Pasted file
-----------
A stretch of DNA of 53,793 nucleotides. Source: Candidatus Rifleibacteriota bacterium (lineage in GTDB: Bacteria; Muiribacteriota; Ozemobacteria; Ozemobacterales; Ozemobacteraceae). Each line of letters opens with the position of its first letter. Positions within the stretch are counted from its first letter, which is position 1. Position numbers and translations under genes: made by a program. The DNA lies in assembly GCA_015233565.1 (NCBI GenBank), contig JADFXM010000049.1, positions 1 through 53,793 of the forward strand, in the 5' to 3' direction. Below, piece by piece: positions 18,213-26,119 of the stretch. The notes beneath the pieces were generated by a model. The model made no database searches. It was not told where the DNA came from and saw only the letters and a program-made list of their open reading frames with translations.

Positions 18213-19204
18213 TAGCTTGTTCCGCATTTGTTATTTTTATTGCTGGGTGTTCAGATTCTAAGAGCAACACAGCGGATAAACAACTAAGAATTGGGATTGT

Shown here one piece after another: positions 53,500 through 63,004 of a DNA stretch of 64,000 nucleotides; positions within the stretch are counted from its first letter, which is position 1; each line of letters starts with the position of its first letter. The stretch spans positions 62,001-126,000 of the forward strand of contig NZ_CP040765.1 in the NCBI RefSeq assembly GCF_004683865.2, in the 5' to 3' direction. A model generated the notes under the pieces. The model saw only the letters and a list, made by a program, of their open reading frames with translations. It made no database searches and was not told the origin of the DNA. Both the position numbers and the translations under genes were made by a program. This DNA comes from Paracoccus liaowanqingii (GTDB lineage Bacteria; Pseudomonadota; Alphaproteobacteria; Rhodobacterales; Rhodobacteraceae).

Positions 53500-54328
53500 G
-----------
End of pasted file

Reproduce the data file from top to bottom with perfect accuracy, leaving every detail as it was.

A stretch of DNA of 53,793 nucleotides. Source: Candidatus Rifleibacteriota bacterium (lineage in GTDB: Bacteria; Muiribacteriota; Ozemobacteria; Ozemobacterales; Ozemobacteraceae). Each line of letters opens with the position of its first letter. Positions within the stretch are counted from its first letter, which is position 1. Position numbers and translations under genes: made by a program. The DNA lies in assembly GCA_015233565.1 (NCBI GenBank), contig JADFXM010000049.1, positions 1 through 53,793 of the forward strand, in the 5' to 3' direction. Below, piece by piece: positions 18,213-26,119 of the stretch. The notes beneath the pieces were generated by a model. The model made no database searches. It was not told where the DNA came from and saw only the letters and a program-made list of their open reading frames with translations.

Positions 18213-19204
18213 TAGCTTGTTCCGCATTTGTTATTTTTATTGCTGGGTGTTCAGATTCTAAGAGCAACACAGCGGATAAACAACTAAGAATTGGGATTGT

Shown here one piece after another: positions 53,500 through 63,004 of a DNA stretch of 64,000 nucleotides; positions within the stretch are counted from its first letter, which is position 1; each line of letters starts with the position of its first letter. The stretch spans positions 62,001-126,000 of the forward strand of contig NZ_CP040765.1 in the NCBI RefSeq assembly GCF_004683865.2, in the 5' to 3' direction. A model generated the notes under the pieces. The model saw only the letters and a list, made by a program, of their open reading frames with translations. It made no database searches and was not told the origin of the DNA. Both the position numbers and the translations under genes were made by a program. This DNA comes from Paracoccus liaowanqingii (GTDB lineage Bacteria; Pseudomonadota; Alphaproteobacteria; Rhodobacterales; Rhodobacteraceae).

Positions 53500-54328
53500 G